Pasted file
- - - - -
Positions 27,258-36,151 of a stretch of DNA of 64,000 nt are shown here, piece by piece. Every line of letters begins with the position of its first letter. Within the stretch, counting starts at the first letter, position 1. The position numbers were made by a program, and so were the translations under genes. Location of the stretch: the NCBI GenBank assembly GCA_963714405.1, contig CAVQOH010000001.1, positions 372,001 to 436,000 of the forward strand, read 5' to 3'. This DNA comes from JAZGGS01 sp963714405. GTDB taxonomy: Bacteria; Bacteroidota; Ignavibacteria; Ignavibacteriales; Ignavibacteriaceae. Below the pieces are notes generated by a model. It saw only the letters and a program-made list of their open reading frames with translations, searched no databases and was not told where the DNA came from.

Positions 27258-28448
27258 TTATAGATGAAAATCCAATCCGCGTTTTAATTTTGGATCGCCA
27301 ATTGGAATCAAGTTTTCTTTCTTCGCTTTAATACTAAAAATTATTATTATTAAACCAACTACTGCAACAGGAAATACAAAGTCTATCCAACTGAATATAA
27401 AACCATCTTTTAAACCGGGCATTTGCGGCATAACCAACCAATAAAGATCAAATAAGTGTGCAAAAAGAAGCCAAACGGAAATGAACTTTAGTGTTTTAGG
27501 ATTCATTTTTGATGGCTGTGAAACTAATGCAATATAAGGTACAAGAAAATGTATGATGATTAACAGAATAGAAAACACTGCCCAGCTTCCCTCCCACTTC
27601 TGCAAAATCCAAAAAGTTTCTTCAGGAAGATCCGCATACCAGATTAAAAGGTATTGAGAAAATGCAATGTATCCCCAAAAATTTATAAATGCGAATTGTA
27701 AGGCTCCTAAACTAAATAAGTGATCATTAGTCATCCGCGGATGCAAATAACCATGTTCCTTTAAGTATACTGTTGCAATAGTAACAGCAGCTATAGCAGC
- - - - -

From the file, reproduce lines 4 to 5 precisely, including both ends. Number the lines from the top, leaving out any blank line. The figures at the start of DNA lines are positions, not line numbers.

27301 ATTGGAATCAAGTTTTCTTTCTTCGCTTTAATACTAAAAATTATTATTATTAAACCAACTACTGCAACAGGAAATACAAAGTCTATCCAACTGAATATAA
27401 AACCATCTTTTAAACCGGGCATTTGCGGCATAACCAACCAATAAAGATCAAATAAGTGTGCAAAAAGAAGCCAAACGGAAATGAACTTTAGTGTTTTAGG